In March of this year, the PSF will have a director of resource development starting to help us spearhead all these types of fundraising. Our staff is also working on ways we can diversify our revenue, knowing we need to be less reliant on PyCon US’s revenue.

Volunteers are just as important! I created a page a couple years back that lists other ways people can get involved. It helps to have a variety of involvement, but I know time and money always need to be taken into consideration. I am happy even if someone just follows us on Twitter or subscribes to our newsletter.

Readers can help by advocating the PSF to their employer networks, and this even explains why it is important to fund our nonprofit. The PSF is in this crucial growth point where it not only needs to fund itself as is, but it needs more funding to do more since the demand is there from CPython and Packaging.

If you know someone from an organization (contacts from tech departments, open source offices, recruiting, etc.) that can help us fund some work, make a connection. I love meeting with company representatives and getting to know their needs.

Readers can help by volunteering! For example, board elections will be in June of this year. If you know of anyone that may be interested, help them with their nomination when the time comes. Nomination period will start May 6.

Readers can help by becoming members! We are also holding a membership drive for the whole month of March to celebrate Python’s 30th anniversary. We need a voting membership that represents the global use of Python. Sign up today: Managing/Contributing, Supporting, or Basic!

Through a mix of all of the above, we can continue to sustain the PSF and, more importantly, continue to support our community.

Ricky: What’s the biggest challenge you see in the future for the PSF or the community on the whole? And how can the community help to get ahead of it?

Ewa: I wish funding wasn’t the answer, but it is. It will be many years until it isn’t our biggest challenge. There are so many ways we can put funding to work, and of course prioritizing how we spend funding is also important.

One big challenge is going to be to ensure our finances are stable for us to hire more people. It’s crucial for the PSF to continue to grow its staff so we have an appropriate structure in place to support community needs. We want to continue to receive grants for off projects, so we will need the staff to manage that work.

If we want to hire more help with CPython or even a project manager for Packaging (which I can tell you, we want to do!), we will need the structure to manage those new roles. We now have seven employees, so we have come a long way, but there is still more we need to do to ensure our staff and programs are supported.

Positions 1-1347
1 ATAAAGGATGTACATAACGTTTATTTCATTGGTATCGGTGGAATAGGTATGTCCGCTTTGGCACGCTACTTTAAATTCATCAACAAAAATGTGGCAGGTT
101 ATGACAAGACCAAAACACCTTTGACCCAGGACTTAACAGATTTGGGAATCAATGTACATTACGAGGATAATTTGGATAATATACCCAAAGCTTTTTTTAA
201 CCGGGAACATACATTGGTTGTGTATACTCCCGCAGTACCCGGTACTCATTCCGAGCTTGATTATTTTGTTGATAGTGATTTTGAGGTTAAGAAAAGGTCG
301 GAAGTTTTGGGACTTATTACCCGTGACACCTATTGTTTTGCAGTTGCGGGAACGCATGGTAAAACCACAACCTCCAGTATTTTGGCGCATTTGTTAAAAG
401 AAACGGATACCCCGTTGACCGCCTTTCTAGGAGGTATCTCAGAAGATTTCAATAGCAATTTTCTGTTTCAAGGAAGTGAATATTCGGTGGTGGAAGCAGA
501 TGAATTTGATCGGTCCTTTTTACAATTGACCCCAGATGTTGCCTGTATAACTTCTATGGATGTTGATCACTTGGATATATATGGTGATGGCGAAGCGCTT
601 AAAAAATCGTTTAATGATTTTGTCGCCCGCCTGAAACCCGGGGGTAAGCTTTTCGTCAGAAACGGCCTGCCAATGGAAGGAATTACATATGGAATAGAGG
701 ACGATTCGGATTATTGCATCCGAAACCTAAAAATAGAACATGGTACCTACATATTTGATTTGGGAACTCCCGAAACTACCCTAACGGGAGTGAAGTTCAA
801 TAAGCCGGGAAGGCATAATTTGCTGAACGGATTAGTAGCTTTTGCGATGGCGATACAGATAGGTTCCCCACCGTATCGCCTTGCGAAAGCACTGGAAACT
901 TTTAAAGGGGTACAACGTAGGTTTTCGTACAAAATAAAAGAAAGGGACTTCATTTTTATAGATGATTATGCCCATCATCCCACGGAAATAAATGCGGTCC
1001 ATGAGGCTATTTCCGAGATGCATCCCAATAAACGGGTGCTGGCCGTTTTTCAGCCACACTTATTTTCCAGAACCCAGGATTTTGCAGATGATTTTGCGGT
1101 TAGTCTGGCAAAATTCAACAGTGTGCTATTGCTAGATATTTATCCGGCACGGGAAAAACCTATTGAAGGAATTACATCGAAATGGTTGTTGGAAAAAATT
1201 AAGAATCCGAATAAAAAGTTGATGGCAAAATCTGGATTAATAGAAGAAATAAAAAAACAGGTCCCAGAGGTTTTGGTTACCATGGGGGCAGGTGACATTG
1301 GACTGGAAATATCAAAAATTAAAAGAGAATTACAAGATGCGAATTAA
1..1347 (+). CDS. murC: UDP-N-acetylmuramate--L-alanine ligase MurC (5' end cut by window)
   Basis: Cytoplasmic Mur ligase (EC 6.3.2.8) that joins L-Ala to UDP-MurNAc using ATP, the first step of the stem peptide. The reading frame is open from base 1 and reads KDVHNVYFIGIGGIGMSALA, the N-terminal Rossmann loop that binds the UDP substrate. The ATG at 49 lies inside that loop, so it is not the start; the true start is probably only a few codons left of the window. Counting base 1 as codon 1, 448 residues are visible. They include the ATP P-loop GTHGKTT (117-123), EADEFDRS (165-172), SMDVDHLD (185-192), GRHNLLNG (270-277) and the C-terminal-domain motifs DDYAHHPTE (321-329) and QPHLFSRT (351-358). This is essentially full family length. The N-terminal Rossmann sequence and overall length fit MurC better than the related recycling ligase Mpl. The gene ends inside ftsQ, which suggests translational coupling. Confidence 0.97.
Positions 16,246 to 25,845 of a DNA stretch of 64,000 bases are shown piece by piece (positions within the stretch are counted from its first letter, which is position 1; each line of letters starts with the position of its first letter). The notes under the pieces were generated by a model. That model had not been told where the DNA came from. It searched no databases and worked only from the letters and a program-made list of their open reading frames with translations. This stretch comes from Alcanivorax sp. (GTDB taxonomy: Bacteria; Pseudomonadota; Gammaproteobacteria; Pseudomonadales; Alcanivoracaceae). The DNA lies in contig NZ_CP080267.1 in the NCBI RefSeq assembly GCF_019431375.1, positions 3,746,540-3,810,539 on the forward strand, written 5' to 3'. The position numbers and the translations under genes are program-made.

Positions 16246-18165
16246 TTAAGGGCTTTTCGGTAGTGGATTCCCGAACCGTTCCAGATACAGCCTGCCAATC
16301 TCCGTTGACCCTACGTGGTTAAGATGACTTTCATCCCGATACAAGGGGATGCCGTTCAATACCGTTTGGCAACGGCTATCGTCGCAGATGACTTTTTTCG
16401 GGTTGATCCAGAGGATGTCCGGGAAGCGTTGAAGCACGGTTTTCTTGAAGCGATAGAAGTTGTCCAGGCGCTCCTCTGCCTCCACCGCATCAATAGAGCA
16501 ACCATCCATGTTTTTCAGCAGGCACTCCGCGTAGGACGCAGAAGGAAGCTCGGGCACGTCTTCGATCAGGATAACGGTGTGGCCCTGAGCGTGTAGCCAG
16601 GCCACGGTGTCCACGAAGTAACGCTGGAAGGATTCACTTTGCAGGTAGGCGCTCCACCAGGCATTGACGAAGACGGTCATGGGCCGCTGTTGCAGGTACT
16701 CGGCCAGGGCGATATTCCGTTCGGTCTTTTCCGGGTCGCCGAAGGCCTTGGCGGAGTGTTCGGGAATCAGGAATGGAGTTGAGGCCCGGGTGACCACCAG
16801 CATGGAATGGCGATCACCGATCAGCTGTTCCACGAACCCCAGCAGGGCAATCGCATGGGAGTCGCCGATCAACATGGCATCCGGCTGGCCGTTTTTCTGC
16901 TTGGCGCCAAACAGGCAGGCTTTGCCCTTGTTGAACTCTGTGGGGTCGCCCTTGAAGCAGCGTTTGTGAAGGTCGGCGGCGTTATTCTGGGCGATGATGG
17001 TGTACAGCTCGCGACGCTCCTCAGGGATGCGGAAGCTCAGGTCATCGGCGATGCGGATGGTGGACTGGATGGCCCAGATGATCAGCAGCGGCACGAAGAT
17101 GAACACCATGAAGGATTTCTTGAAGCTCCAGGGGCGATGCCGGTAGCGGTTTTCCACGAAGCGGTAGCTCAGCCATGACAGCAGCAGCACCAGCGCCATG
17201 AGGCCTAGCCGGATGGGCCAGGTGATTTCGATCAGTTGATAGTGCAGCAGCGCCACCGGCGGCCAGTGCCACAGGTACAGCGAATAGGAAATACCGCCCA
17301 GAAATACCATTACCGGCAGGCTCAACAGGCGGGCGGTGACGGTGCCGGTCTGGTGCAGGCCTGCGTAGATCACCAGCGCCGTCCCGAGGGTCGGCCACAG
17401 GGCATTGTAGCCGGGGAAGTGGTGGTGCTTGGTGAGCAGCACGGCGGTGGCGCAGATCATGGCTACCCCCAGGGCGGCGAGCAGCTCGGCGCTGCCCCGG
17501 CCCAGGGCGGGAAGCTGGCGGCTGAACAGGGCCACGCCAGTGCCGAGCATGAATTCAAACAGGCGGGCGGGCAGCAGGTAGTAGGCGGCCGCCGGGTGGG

I really appreciate that the PSF has grown from the ground up, and our current successes are largely attributed to us having the staff to make our programs successful. The same applies for any additional programs we want to provide for our community.

Funding a full-time person and providing them with an environment where they can succeed (and to make sure their needs are met, like insurance, etc.) is not a small dollar amount.

Ricky: Now just a few last questions. What else do you get up to in your spare time? What other hobbies and interests do you have aside from Python?

Ewa: As the ED, my day-to-day involves zero coding (haven’t coded in my day job for more than ten years now, kinda sad about that!). But I do love to jump into bits here and there!

My hobbies change depending on the season. Around this time in Chicago, the winter is winding down, and I begin working on my garden! This year I am germinating avocado trees (for indoor use), beets, tomatoes, cucumbers, squash, corn, sunflowers, flowers, and many herbs. By June, my garden is like a jungle 😀

In the winter months, I love reading and baking! Even taking some weekend courses—currently learning about machine learning! And throughout the year, I love being active. I love going on hikes with our dog, lifting heavy weights, and running.

Ricky: Thank you for joining me, Ewa. It was a pleasure. And good luck with the March members drive.


If you’d like to help support the PSF to ensure that Python stays relevant for years to come, then head over to Python.org and become a member or upgrade or renew your existing membership.

If there’s someone in the Python community that you’d like me to interview, then leave a comment below or reach out to me on Twitter. Happy coding!

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About Ricky White

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Ricky is a Python developer and writer who has a tendency to refer to himself in the third person. By day he is a stay-at-home dad, and by night he’s a crime-fighting ninja. You can often find him on Twitter, or at endlesstrax.com.